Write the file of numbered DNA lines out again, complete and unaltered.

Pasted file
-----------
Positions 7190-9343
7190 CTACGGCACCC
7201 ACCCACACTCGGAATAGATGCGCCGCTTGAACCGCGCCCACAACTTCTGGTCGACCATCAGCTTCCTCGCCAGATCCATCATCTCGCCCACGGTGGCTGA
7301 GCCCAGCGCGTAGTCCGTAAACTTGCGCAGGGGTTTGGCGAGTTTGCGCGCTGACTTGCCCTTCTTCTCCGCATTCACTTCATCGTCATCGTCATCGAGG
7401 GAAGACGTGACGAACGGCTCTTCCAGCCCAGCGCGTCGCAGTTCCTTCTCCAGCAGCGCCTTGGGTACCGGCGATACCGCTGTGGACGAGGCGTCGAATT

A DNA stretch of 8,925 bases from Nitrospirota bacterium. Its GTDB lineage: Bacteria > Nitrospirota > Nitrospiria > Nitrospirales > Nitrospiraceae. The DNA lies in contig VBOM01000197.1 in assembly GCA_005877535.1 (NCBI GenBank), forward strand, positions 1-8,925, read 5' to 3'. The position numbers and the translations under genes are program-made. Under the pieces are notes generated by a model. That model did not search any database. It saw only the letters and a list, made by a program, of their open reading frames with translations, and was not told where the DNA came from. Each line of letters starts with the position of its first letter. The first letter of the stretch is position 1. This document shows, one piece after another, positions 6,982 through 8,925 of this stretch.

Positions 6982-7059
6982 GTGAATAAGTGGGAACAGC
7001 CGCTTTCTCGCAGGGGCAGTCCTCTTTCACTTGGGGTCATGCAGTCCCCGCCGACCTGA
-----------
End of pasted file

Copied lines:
Positions 7190-9343
7190 CTACGGCACCC
7201 ACCCACACTCGGAATAGATGCGCCGCTTGAACCGCGCCCACAACTTCTGGTCGACCATCAGCTTCCTCGCCAGATCCATCATCTCGCCCACGGTGGCTGA
7301 GCCCAGCGCGTAGTCCGTAAACTTGCGCAGGGGTTTGGCGAGTTTGCGCGCTGACTTGCCCTTCTTCTCCGCATTCACTTCATCGTCATCGTCATCGAGG
7401 GAAGACGTGACGAACGGCTCTTCCAGCCCAGCGCGTCGCAGTTCCTTCTCCAGCAGCGCCTTGGGTACCGGCGATACCGCTGTGGACGAGGCGTCGAATT

A DNA stretch of 8,925 bases from Nitrospirota bacterium. Its GTDB lineage: Bacteria > Nitrospirota > Nitrospiria > Nitrospirales > Nitrospiraceae. The DNA lies in contig VBOM01000197.1 in assembly GCA_005877535.1 (NCBI GenBank), forward strand, positions 1-8,925, read 5' to 3'. The position numbers and the translations under genes are program-made. Under the pieces are notes generated by a model. That model did not search any database. It saw only the letters and a list, made by a program, of their open reading frames with translations, and was not told where the DNA came from. Each line of letters starts with the position of its first letter. The first letter of the stretch is position 1. This document shows, one piece after another, positions 6,982 through 8,925 of this stretch.

Positions 6982-7059
6982 GTGAATAAGTGGGAACAGC
7001 CGCTTTCTCGCAGGGGCAGTCCTCTTTCACTTGGGGTCATGCAGTCCCCGCCGACCTGA